SC: BJP, Congress withdraw challenge to Delhi HC
The Congress and the BJP withdrew their petitions challenging the validity of a Delhi HC verdict that held them guilty of violating FCRA norms. The SC contended that if the parties wanted to challenge the Delhi HC, the SC would have to ask the Election Commission to look into the matter. Following this, both parties withdrew their petitions.
The FCRA seeks to regulate foreign funding received by individuals and organizations in India. The rules require any such individuals/organizations to declare the quantum and the channels of utilization of these funds.
The Foreign Contribution Regulation Act was passed by the parliament in 2010. The Act prohibits political parties from accepting contributions from foreign sources. It also restrained them from accepting donations from companies that are registered in India but have majority ownership with foreigners. Further, any company with a Foreign Direct Investment (FDI) of more than 50% was deemed to be a foreign source.
Charges had been levelled against both Congress and Bhartiya Janta Party (BJP) for violating the FCRA and illegally accepting foreign funds for political activities. The two parties had accepted donations from Sterlite Industries India Ltd. and Sesa Goa Ltd. between 2004-2012. Both the companies are subsidiaries of UK-based Vedanta Resources Plc which is owned by Indian billionaire Anil Agarwal.
The Association for Democratic Rights (ADR) filed a petition in the Delhi High Court against the Congress and the BJP for violating FCRA norms. The court held that donations received by these 2 parties were illegal and violated the FCRA. The court directed the government and the Election Commission to take action against them. However, the parties challenged the order in the Supreme Court.
The Supreme Court had declined to stay the Delhi HC order in Aug'15 and had asked the government to respond at the earliest. Now, the case is likely to be heard in the Supreme Court on 12 Jul'16.
The amendment to FCRA was initiated in Sept'15. 22 companies including Infosys, Axis bank, etc. had then submitted to the finance ministry that FCRA rules prevent them from spending the mandated 2% of the company's profits on Corporate Social Responsibility. The FCRA classifies these funds as coming from a foreign source as these companies have a majority of stakes owned by foreign entities.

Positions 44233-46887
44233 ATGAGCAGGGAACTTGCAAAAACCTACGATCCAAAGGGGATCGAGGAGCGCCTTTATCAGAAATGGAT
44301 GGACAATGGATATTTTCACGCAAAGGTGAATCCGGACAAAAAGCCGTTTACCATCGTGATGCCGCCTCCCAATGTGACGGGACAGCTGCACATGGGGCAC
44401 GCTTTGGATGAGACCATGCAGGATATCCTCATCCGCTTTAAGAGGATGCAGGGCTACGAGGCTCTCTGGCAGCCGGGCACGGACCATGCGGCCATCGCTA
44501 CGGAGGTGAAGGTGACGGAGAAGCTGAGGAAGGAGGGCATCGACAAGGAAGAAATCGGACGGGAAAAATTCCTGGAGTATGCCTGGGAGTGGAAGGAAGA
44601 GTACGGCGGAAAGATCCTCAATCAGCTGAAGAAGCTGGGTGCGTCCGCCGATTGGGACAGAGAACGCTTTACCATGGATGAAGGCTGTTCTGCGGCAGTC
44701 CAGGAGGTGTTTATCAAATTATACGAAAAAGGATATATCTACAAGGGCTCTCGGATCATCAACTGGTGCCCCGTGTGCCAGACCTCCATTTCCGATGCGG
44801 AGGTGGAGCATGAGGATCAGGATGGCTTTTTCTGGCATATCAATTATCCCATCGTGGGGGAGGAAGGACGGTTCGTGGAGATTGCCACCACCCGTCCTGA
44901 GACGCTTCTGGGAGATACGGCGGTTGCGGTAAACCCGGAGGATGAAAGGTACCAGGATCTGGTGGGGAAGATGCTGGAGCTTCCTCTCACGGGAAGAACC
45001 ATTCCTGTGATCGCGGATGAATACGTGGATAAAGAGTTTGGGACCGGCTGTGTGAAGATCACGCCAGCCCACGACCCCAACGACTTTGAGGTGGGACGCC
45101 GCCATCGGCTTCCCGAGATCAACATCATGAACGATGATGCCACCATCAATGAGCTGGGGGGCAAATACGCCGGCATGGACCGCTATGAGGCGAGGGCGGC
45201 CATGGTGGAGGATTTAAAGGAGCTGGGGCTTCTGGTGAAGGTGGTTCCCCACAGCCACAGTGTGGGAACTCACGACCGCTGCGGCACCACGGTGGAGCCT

The Centre's decision to amend the Foreign Contribution Regulation Act (FCRA) has invited allegations of helping political parties- both BJP and Congress- to escape scrutiny over accepting foreign funds. The finance minister, during the budget 2016-17, had announced an amendment to the FCRA rules allowing political parties to receive foreign funds. The amendment will be effective in retrospective effect i.e. from 26th Sept'10.
The petitioners feel that the proposed amendment in the FCRA may nullify the Supreme Court case and allow both the parties to escape unhurt. Meanwhile, the Aam Aadmi Party demanded the immediate withdrawal of the amendment and termed it as an "attempt to subvert justice". AAP also called the amendment a "bailout" for BJP and Congress and asked other parties to oppose the move.
The Delhi High Court has asked the Centre and the Election Commission to take appropriate action against the Congress and the BJP for violating FCRA guidelines. The court ordered the Home Ministry to reappraise the receipts of the political parties to identify foreign donations and take action within six months. The court was responding to a PIL filed by the Association for Democratic Reforms.
The parliament voted to amend the Foreign Contribution Regulation Act 2010. As per the new amendment, "donations made by foreign companies to political parties will not attract provisions of the FCRA, 2010." Minister of State for Home Kiren Rijiju said different definitions for foreign companies existed under the Companies Act, FCRA and India's FDI policy, which has now been rectified with this amendment.